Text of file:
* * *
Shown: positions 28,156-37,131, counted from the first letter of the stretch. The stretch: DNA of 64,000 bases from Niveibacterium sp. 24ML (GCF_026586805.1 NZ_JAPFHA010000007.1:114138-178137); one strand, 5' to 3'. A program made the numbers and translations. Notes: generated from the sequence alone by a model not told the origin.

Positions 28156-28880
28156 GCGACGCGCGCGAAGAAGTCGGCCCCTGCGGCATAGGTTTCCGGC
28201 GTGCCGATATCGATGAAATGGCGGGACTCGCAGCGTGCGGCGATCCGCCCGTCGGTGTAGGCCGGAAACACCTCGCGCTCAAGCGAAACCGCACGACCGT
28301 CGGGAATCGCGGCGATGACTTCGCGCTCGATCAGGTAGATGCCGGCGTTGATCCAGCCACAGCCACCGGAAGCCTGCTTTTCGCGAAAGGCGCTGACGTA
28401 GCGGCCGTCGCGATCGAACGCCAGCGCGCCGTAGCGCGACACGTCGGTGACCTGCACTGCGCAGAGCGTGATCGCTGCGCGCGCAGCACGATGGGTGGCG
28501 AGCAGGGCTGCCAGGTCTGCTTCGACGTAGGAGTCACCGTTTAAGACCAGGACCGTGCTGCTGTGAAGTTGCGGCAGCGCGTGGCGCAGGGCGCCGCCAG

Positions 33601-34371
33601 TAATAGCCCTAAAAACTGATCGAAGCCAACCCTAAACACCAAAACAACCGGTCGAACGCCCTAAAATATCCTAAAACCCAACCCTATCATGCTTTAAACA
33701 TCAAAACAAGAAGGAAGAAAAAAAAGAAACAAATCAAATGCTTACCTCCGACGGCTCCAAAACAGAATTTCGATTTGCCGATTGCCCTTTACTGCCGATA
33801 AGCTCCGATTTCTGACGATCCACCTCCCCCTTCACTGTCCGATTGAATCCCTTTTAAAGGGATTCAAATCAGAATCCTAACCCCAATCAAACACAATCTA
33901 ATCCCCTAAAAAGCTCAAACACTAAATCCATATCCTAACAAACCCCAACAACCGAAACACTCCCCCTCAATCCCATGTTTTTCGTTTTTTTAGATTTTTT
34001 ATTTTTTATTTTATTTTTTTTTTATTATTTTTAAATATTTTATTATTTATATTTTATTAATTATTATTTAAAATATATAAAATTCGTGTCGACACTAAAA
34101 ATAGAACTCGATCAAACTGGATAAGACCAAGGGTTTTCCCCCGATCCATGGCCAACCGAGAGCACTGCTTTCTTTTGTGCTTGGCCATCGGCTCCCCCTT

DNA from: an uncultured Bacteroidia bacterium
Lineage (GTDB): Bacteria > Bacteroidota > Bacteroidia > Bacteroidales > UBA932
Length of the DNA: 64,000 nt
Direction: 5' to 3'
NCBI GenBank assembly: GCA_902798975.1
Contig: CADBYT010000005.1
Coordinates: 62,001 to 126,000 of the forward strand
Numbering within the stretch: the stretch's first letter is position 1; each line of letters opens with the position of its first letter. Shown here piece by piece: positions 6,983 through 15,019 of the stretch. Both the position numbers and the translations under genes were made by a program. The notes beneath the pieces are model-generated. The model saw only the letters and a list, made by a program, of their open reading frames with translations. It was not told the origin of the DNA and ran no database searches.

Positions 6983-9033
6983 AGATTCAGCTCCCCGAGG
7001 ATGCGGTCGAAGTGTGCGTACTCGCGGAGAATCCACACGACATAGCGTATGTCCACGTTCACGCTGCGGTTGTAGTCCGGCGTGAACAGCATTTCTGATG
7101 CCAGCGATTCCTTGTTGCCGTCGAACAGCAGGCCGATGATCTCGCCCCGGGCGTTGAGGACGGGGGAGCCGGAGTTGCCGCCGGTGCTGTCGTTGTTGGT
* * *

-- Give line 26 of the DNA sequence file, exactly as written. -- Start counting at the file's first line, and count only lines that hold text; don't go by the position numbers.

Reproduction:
7101 CCAGCGATTCCTTGTTGCCGTCGAACAGCAGGCCGATGATCTCGCCCCGGGCGTTGAGGACGGGGGAGCCGGAGTTGCCGCCGGTGCTGTCGTTGTTGGT